I haven’t got stuck in properly with that it I’ve done a few talks here and there. We’ve obviously learnt a lot the hard way ourselves. We’ve got a big affinity with these filmmakers as they’ve come through the ranks ourselves, fighting off the competition. It’s tough out there. It was difficult to get noticed and get a foot in the door but then we reached a tipping point 4-5 years ago where everyone started to know us on the scene. You gotta keep at it, working long hours, chasing and researching .
You’ve got a lot of empathy for the underdog
Yes, completely. So at some stage maybe I’ll get round to doing some kind of module but we’re busy enough trying to keep this show on the road. The only reason we’re still here is because this is a passion project itself. This isn’t paying the rent. We’ll get there. We’re trying to build awareness so that somebody will come on board and sponsor us.
We’ve also got the video streaming platform Doc’n’Roll TV that we launched in November 2019. That’s a little alternative income stream. It’s another way for our audience to find the films, because we realised that people were coming up to us and asking where could they see films we’d shown two years before. They can’t find them. If you’re not a meticulous fan sometimes you can’t find the films so we realised there was another gap in the market there.
There’s some great things on there. I discovered things on there I didn’t know existed, like the Borbetomagus one.
That’s a left of field one if ever there was one! (laughs)
POLLOCK Official Trailer from Taping Policies on Vimeo.
I used to have a load of Borbetomagus records. In the end I sold them all. I like the idea of them but it’s difficult listening!
Basically it’s an oddball channel for oddball music docs, just like our programme at the cinema is. Every now and again we’ll have something mainstream-ish for us like Foals. I don’t know if you’ve seen that? – we had the world premiere of that just before it went onto Amazon Prime as an Amazon Original (Rip Up the Road – free to view with Amazon Prime) We had a token one day screening of that, because it was made by Amazon and they didn’t want to release it to cinemas. That would be considered mainstream thing for us – we are very much left of centre.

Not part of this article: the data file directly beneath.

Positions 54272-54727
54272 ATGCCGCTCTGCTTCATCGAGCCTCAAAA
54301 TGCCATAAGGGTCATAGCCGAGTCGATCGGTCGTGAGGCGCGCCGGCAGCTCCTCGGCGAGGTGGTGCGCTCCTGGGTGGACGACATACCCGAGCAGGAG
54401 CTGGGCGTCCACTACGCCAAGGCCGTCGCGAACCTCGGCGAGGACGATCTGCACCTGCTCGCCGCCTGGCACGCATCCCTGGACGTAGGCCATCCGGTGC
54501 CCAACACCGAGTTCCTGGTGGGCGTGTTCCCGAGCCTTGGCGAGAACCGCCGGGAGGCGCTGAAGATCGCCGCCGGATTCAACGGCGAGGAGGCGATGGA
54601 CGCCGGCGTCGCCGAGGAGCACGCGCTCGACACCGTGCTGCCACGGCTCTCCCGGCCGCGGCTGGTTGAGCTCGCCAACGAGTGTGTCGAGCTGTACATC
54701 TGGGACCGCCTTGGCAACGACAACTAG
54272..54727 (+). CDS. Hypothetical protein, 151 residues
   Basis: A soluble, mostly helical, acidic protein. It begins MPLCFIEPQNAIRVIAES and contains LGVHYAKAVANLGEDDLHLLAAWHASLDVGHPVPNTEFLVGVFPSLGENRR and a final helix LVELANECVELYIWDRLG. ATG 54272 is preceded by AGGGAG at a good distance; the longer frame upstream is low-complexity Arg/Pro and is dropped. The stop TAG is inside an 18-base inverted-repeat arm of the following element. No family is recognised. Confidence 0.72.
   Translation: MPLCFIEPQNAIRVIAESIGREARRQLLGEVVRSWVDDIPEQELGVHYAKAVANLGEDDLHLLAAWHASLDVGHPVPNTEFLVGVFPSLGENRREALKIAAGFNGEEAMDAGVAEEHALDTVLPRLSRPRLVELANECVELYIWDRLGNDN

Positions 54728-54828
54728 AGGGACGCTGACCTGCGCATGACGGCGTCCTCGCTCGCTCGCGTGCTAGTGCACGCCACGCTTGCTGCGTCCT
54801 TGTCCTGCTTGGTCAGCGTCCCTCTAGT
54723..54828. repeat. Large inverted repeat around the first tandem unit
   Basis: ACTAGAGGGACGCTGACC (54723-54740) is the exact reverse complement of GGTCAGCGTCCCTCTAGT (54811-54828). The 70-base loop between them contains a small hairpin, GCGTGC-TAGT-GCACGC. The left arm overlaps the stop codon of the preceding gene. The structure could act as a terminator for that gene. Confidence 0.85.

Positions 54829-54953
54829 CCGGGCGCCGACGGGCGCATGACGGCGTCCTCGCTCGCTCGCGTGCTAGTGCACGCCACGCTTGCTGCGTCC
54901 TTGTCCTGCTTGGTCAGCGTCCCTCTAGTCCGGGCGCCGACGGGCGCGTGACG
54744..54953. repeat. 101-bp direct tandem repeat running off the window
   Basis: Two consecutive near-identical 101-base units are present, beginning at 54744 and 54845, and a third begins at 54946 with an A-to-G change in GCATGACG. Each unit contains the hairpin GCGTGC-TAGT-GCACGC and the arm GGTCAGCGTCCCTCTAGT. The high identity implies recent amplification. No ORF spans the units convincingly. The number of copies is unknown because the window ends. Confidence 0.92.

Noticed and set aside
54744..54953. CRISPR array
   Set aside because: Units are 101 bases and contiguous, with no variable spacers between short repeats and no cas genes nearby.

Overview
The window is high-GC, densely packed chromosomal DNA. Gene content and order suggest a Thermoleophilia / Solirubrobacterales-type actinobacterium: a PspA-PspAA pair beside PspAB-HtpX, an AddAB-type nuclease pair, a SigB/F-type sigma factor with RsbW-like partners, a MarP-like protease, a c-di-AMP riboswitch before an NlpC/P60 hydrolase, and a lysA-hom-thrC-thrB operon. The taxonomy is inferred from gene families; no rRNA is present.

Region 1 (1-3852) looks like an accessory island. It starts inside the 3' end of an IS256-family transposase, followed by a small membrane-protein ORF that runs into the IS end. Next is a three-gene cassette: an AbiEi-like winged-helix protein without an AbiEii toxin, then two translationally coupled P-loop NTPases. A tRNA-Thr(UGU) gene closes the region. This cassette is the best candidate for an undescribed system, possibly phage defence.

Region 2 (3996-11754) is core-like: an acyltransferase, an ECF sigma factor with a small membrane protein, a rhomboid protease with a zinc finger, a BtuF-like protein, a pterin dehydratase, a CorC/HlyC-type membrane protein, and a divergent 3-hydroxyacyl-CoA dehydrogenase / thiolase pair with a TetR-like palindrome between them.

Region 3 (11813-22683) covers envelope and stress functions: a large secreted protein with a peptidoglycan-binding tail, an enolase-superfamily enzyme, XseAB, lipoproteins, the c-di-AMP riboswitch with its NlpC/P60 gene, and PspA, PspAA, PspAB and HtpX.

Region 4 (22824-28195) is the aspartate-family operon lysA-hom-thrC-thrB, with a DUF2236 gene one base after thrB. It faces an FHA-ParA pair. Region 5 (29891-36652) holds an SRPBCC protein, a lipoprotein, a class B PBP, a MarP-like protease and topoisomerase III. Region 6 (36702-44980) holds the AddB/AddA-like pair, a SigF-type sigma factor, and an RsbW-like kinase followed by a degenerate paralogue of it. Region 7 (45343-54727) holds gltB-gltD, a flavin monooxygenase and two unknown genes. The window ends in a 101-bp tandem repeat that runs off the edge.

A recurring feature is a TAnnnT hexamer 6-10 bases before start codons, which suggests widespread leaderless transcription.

Mostly left of Foals! …. I need to watch that Braniac one.
It’s a great one as well.
When I was living in Liverpool I put a Braniac show on in a pub there.
I would love to have seen them. I knew very little about them until I saw the film. Looked like an amazing band.
Who is begging to have a documentary made about them that hasn’t happened yet?
Curtis Mayfield. Curtis is for me one that stands out as one I can’t believe hasn’t been done. There must be a story there as to why it hasn’t been made – some next of kin that don’t want it made or something. And Marvin Gaye – there isn’t a cinematic one. The BBC have made 2 or 3 BBC4 ones but I’m not a fan of those – they’re all the same format, all lazy, really slapdash put together. Marvin Gaye would be for me another big one that really needs attending too. I’m surprised that Stevie Wonder doesn’t really have one. He’s still around so maybe he doesn’t want one but I’m surprised no-one has put together a cinematic doc about him – by that I mean something that’s good enough that you’d get up off your couch and go out your door and pay £12 to watch , with nice surround sound and artistic imagery. The other thing with those BBC ones or those Sky Arts ones is that urgent have no vision, filler tv for a late night Friday screening.
They’re not labours of love …
No, that’s just the information packaged together into a neat little format. There you go.
Some of best left field documentaries take the not obvious subjects – they’re gonna tell you the story of some obscure band you’ve never heard of!
Absolutely Ian, that’s what we’ve been trying to develop over the last 6 years. It’s quite difficult because we find that at least 50% of our audience are narrow minded – if it’s not about their band then they’re not interested – and the other 50% think, ok these guys are showing some random mad odd ball stuff and maybe I’ll give it a go. We’re trying to become a brand that people will trust cause there’s loads of stuff that comes in to me that I’ve no idea about but i take a look at it and see that it’s connected with this band or that band … The Braniac one was like that, I didn’t know who they were but I saw they were connected to Beck and other Dayton Ohio bands (they toured with Beck, other Dayton bands include The Breeders and Guided By Voices – Ed) … a lot of people wouldn’t know Braniac at all. That’s part of the problem – The Braniac doc only played to 55 people in London. We take a lot of risks with our films. Sometimes in London where we can take a lot more risks – because we are showing 30 films across two and a half weeks – we don’t expect the films to have more than 50 people at them. Sometimes we just want to give the filmmaker a break. Bigger festivals might think fuck it we’re not gonna show a film if only 50 people are going to come. People appreciate that, so it’s a word of mouth thing and we’re that over the next few years people will trust our programming and take a risk on stuff they’ve never heard of.
Well I appreciate your punk attitude
That’s the way we set up the whole festival to begin with. We didn’t have a background in organising cinema screenings, we just threw ourselves da in with that punk attitude and blagged our way into it, pulled the wool over the eyes of the cinema by saying we had some experience, which we didn’t, and the rest is history!
Ian Lawton hosts Trainspotters on 1BTN, a twice monthly show of eclectic mellowness. On Friday 29th October 1-3pm he will be speaking to Doc’n’Roll’s Brighton coordinator Sam Chandler.